As Chinese language investments in Eire improve, Dublin is tightening the principles
Chinese Vice President Xi Jinping (C) kicks a Gaelic soccer ball when visiting Croke Park in Dublin on February 19, 2012 to attend an exhibition on Gaelic soccer and hurling. Xi Jinping, China's waiting leader, arrived in Ireland for a three-day visit on February 18, nine years after he first visited the country. Xi will hold talks with Prime Minister Enda Kenny and attend an Ireland-China trade forum in Dublin that will involve around 300 companies.
PETER MUHLY / AFP via Getty Images
DUBLIN – Ireland's foreign investment rules are being updated as Dublin seeks to protect the country's valuable assets and aligns with Brussels regulations.
Ireland's industrial policy relies heavily on external investment, with several technology and pharmaceutical companies headquartered in the country, which is attracted by the country's corporate tax rate of 12.5% and other factors.
In September, the Irish government announced that it would enact foreign direct investment screening laws in order to enact a European Union regulation that provides a framework for the screening and evaluation of investments in the EU by third country companies.
The EU wants to ensure greater control over investments by external actors, which may be heavily subsidized by the state and have an unfair competitive advantage.
Chinese companies have invested heavily in Ireland in recent years and while China has been cited as a common cause of concern internationally, the regulations do not single out a specific country.
Leo Varadkar, Ireland's Minister for Enterprise, Trade and Employment, said foreign direct investment remains an integral part of the country's economic strategy but needs to be protected from "strategic assets falling into the hands of unfriendly foreign governments".
Each country will create its own rules in line with the EU framework. It will allow Ireland to exchange information with the European Commission, the EU executive and other Member States on suspicious or commercial transactions.
Stephen McIntyre is a partner at venture capital firm Frontline Ventures and was previously Head of EMEA on Twitter when it set up its Dublin headquarters. Frontline invests in US start-ups and advises them on European expansion.
McIntyre told CNBC that many companies will not be too affected by the screening requirements, but certain sectors like cybersecurity will be looked at more closely.
"This topic hasn't come up in any CEO interview I've had in the US. That doesn't mean it doesn't matter, but it does mean that US CEOs aren't aware of it," said McIntyre.
Companies that held up European expansion during the pandemic will have additional criteria to consider when revisiting the plans, he said.
The Ministry of Economy, Enterprise and Innovation launched a consultation earlier this year asking for feedback on how the laws should take shape.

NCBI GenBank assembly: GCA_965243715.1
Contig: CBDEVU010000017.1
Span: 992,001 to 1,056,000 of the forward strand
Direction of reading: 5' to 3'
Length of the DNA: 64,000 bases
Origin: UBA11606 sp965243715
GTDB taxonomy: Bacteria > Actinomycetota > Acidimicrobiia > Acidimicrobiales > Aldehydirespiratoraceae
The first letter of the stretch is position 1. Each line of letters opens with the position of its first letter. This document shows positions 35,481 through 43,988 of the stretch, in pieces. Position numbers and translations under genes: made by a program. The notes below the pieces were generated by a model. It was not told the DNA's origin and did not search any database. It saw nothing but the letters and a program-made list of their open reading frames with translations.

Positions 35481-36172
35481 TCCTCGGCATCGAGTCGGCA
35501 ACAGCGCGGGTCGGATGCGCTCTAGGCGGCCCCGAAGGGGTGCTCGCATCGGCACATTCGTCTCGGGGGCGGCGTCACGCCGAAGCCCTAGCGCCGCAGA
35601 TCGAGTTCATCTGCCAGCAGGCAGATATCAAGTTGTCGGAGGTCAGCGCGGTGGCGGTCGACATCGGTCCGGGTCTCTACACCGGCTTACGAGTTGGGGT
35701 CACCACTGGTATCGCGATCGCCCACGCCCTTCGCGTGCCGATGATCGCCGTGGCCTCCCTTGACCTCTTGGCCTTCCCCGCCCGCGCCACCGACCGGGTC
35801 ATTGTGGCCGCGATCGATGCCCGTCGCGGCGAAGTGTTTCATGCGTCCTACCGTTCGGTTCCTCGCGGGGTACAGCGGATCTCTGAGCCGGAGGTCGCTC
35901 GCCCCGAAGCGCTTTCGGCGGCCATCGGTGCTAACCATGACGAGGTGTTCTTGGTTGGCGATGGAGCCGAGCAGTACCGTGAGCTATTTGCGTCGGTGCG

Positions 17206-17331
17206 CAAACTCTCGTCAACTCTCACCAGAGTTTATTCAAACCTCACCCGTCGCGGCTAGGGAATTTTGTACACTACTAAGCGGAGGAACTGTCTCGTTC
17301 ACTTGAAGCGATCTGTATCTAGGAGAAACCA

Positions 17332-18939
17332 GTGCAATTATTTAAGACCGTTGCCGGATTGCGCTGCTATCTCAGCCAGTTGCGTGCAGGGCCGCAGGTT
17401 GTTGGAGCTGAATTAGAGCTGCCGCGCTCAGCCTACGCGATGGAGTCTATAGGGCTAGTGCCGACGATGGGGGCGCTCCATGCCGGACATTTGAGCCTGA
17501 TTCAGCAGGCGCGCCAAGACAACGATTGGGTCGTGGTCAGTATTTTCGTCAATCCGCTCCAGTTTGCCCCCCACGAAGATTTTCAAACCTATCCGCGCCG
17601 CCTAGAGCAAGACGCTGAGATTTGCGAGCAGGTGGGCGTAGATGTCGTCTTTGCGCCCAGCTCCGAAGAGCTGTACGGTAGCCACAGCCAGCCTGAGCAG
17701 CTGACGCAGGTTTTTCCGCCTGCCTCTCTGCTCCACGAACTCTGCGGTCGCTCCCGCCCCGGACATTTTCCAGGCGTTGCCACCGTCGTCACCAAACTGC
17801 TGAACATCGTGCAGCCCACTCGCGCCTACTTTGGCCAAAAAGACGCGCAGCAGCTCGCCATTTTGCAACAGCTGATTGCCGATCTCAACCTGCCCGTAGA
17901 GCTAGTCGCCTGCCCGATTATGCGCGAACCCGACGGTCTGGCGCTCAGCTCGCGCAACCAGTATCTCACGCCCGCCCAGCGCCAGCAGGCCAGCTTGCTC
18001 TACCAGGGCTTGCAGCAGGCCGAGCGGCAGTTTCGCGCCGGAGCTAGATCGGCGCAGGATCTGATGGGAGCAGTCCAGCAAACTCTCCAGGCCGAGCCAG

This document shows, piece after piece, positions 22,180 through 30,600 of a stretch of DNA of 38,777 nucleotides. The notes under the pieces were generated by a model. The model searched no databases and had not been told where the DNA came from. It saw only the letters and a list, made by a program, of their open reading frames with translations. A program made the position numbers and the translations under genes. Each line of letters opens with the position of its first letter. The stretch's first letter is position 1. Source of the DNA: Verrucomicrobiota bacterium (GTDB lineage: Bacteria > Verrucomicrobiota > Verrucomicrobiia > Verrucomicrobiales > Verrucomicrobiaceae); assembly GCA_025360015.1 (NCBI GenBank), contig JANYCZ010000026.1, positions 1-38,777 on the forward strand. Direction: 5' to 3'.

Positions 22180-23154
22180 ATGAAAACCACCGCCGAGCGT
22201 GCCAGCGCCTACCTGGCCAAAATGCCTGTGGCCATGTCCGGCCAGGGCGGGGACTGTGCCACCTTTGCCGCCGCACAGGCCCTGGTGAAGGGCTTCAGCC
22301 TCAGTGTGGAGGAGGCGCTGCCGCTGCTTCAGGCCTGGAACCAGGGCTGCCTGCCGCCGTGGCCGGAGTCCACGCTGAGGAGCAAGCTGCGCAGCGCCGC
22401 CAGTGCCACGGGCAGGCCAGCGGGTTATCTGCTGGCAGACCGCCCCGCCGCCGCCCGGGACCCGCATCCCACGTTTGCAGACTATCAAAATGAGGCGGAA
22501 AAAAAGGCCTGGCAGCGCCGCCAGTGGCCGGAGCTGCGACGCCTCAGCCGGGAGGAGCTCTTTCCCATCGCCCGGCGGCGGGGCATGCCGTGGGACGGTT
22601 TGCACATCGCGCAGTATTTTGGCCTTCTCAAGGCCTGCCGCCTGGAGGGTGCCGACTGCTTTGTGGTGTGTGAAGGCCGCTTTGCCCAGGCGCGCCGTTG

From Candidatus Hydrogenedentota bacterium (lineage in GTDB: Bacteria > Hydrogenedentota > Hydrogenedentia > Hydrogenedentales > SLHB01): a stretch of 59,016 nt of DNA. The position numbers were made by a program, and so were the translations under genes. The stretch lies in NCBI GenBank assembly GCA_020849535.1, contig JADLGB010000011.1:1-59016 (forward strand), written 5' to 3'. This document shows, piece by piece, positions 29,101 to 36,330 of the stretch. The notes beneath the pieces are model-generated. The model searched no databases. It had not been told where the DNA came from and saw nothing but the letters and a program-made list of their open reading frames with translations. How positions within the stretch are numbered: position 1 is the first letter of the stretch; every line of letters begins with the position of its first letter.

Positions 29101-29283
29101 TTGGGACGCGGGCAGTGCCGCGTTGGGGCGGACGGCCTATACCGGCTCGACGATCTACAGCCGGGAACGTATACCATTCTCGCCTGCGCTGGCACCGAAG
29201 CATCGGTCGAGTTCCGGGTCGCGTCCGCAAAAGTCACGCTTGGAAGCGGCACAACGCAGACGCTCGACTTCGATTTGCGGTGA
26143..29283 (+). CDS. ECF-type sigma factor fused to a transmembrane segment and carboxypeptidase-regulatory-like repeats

Ibec, Ireland's largest corporate lobby group, said in its statement that any screening must be proportionate and avoid protectionism.
"Screening of completed FDI should be avoided unless there is reason to believe that FDI was closed according to certain criteria due to incorrect information or maladministration," Ibec said.
The government itself has stated that many business expansions would not require any review.
The screening takes place against the background of a close examination of China, although the US remains the largest foreign investor. According to the Rhodium Group, foreign direct investment from China to Europe declined in 2019, but the opposite is true for Ireland. Figures from Baker McKenzie show that investments by Chinese companies rose 56% in 2019 through multiple M&A deals and expansions – meaning the world's second largest economy is becoming increasingly important to the country.
Marta Domínguez Jiménez and Niclas Poitiers, analysts at Brussels think tank Bruegel, which studies state aid and investment audits in Europe, told CNBC that China represents a "relatively small share".
"However, given the size of China's economy, it can be very disruptive. We therefore believe that some tools are warranted to address the fact that one of our key global partners is a non-market economy."
The US has brought charges against Chinese companies in the West, and a trade conflict between Beijing and Washington is far from over. The US blacklisted Huawei and challenged ownership of TikTok owned by ByteDance.
However, Huawei has had mixed feedback in Europe. In a report from the UK Parliament earlier this month, Huawei was accused of colluding with China, a denial of charges, while also imposing a ban after UK telephone networks were ordered to pull out their gear by 2027.
The EU, on the other hand, released a 5G "toolbox" earlier this year to help countries screen 5G equipment providers, but it hasn't singled out any companies.
Jiménez and Poitiers said there will be additional red tape for businesses, but a screening framework at EU level will help avoid a patchwork of different national regulations.
"Many Member States currently have FDI screening mechanisms in place to protect their strategic industries. However, this approach targets strategic industries and is not enough when it comes to market distortions in the EU's single market," they said.
Frontline's McIntyre said unnecessary red tape could arise depending on how the rules are implemented, be it in Ireland or any other European country.
"They're all good places to find, so small differences in approach can make a difference, and anything that adds to the bureaucratic burden won't be particularly positive."